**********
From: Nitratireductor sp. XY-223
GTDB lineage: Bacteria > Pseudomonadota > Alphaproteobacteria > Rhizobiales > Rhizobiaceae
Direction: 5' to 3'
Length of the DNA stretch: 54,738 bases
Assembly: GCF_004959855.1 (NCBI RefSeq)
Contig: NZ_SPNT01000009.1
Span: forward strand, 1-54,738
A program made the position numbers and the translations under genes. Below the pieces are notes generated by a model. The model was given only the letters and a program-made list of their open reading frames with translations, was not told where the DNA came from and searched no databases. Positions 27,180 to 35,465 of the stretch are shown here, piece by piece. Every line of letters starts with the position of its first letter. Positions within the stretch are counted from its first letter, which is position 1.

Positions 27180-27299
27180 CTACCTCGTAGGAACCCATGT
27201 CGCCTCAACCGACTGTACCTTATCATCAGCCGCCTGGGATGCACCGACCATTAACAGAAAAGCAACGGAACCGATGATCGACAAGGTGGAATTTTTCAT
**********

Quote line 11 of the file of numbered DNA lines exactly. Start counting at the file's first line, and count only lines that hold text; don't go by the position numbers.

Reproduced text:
27201 CGCCTCAACCGACTGTACCTTATCATCAGCCGCCTGGGATGCACCGACCATTAACAGAAAAGCAACGGAACCGATGATCGACAAGGTGGAATTTTTCAT